Thus, noted author and poet Chitra Banerjee Divakaruni, herself is an immigrant, has turned out to be the balladeer of the Indian Diaspora, accounting the struggles, the fatalities and the tales of reinvention and redemption. She has put into the words what millions of immigrants would find hard to articulate, especially the dilemmas faced by women who shift from the boundaries and traditions of home into the brave novel universe outside. She makes it clear that, "It made me think a lot more about the issues I was seeing and how it related to the lives of immigrants, and I wanted to write about it"17.
Many of her works are to some extent autobiographical. Not only most of her stories are set in the Bay Area of California, but Divakaruni also deals with the immigrant experiences, which is a vital theme in today's world, where immigrant's voice is rarely heard. She writes to bring people together, and she does this by destroying false tradition and stereotypes. Much of Divakaruni's writing centres around the lives of settler women. She says,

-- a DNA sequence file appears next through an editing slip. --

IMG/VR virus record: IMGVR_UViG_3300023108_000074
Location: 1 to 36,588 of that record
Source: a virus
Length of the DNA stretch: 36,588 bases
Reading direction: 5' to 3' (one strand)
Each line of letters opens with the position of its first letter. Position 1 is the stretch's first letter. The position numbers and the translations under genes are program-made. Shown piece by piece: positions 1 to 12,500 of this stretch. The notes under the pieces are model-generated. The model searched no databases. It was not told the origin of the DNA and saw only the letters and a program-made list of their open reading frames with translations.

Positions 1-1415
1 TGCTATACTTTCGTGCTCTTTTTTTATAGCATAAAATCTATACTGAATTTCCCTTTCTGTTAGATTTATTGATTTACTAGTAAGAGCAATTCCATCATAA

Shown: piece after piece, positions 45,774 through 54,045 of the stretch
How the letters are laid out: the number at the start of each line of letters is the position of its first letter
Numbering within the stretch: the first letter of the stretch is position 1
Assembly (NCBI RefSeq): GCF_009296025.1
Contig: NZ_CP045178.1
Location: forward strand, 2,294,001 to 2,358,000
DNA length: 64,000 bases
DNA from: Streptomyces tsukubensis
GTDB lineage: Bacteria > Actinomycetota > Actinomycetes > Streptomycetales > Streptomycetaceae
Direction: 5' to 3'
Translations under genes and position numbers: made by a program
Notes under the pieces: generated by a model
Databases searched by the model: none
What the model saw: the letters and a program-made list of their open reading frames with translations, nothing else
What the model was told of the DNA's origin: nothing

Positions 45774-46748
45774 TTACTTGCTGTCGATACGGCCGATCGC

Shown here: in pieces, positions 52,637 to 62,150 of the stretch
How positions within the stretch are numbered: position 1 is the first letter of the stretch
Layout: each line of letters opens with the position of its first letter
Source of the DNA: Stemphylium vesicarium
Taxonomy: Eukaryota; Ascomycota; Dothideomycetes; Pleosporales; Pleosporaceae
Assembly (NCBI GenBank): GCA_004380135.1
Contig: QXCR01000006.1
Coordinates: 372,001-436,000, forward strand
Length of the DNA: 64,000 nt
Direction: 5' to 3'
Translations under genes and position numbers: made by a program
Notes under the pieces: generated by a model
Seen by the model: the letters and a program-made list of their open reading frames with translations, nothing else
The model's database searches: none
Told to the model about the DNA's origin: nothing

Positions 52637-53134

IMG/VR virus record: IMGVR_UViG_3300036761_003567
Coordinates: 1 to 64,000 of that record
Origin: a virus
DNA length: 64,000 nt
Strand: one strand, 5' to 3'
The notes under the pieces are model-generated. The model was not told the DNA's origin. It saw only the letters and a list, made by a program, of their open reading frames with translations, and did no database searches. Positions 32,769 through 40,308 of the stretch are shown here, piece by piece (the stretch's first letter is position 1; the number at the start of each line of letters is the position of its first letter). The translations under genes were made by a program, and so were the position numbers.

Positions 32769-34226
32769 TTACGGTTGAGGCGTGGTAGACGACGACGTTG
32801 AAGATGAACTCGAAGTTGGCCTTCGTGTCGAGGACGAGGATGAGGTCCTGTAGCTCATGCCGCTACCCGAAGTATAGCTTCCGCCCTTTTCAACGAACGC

Women in particular respond to my work because I am writing about them, women in love, in difficulties, women in relationship. I want people to relate to my characters, to feel their joy and pain, because it will be harder to [be] prejudiced when they meet them in real life. 18